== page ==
Monday, May 4, 2009
According to the Minneapolis Star-Tribune, new ShopNBC CEO, Keith Stewart, recently held an all-day "State of the Channel" meeting with staff and vendors.
"The economy has nothing to do with ShopNBC's woes," he told the group. "We shot ourselves in the foot. It was all about poor execution. It was all about a backward business model. It's why we haven't delivered more than a dollar of [earnings] in 18 years. And that is going to change."
The ongoing financial woes have been discussed and ranted about ad nauseum by Queen Bea--check out my sage advice for them here, a stock analysis here, an eccentric investor's letter to ShopNBC here, and all the crazy over-paid executive drama here, here, and here. And those are just a sampling!
Stewart, who cut his home shopping teeth at QVC, wants to turn ShopNBC into a "world-championship" company, just like the Yankees. He even got all decked out in Yankee attire because with 26 world championships, "the Yankees represent the kind of excellence Stewart wants at ShopNBC."
While I certainly appreciate his enthusiasm and wholeheartedly agree with him that things need to change quickly in order to stem what he calls a "mass exodus from ShopNBC," by his Yankee logic, they need to be spending more money than all the other shopping channels luring the best hosts and top vendors away from QVC. That's how the Yankees win, right?
As far as behind-the-scenes talent, Stewart seems to be doing just that. Since being promoted to CEO in January, he has "recruited a half-dozen former QVC employees as executives, consultants or board members."
"We really need to get better at customer service," Stewart said. "We really need to get better at answering the phones quickly. We really need to get better at processing reorders quickly. We really need to get better at delivering products intact, on time and ahead of schedule. We really need to get better at product assortment and product mix.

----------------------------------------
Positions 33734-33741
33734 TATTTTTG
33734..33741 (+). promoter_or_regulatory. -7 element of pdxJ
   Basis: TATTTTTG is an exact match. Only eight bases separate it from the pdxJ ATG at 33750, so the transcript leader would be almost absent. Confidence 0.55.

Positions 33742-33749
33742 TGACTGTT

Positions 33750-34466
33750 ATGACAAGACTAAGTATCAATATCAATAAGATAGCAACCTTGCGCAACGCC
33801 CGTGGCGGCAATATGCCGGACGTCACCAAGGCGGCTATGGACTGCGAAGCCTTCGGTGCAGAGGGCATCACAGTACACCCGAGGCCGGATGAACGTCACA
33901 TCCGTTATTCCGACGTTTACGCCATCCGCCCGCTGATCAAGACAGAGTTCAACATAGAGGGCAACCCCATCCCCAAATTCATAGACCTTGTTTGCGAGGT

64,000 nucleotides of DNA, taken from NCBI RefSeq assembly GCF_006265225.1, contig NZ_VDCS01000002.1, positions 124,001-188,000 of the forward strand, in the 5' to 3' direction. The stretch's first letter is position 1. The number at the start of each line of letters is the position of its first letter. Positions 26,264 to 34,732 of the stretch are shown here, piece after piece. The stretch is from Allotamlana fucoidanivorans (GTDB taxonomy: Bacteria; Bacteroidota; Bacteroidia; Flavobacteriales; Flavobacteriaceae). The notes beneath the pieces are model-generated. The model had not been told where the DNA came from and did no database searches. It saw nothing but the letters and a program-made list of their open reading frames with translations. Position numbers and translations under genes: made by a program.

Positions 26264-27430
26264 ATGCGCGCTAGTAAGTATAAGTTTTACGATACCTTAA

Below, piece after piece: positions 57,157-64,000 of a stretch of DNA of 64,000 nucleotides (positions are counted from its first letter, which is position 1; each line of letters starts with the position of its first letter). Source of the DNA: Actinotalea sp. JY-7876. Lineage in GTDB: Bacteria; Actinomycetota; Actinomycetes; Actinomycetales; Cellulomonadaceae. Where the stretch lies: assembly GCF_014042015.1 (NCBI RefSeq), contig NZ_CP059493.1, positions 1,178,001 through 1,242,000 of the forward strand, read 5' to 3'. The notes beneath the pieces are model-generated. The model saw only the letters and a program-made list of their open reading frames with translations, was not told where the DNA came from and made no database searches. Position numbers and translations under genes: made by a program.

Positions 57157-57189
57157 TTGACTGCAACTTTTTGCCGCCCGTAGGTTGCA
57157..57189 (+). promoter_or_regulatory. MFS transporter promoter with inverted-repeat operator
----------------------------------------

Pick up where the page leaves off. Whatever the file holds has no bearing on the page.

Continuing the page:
"We're stale," he said. "Let's be honest."
He wants to see more gourmet food and even wants to add cruises (now that's something I haven't seen before!) He also wants his vendors to work with him to lower the average selling price from $225 to $100, which is closer to the QVC and HSN average of about $40.
Stewart seems to be all about setting high goals: double sales and profits every five years, double the customer base in five years, and go international in three to five years. That's a high bar to scale when the economy as a whole is contracting.
And while competitors get half of their sales from about 5 percent of the customer base, ShopNBC gets that same share from 20 percent of its customers. ShopNBC points out that the number of "active customers," those who make more than one purchase, is up 26 percent, and the business has increased its base of new customers by 63 percent in the past year.
Stewart even brought out an old QVC favorite: the letter. You know, too many returns. Since he felt like certain customers--with a 70% return rate--were just "renting" jewelry, he "fired them" as customers. The overall return rate was 33% in 2007, dropped to 23% last year, and Stewart has set a goal of getting that down to 17%.
Has ShopNBC really turned the corner? Will they live up to their new moniker:
Read the entire artile here.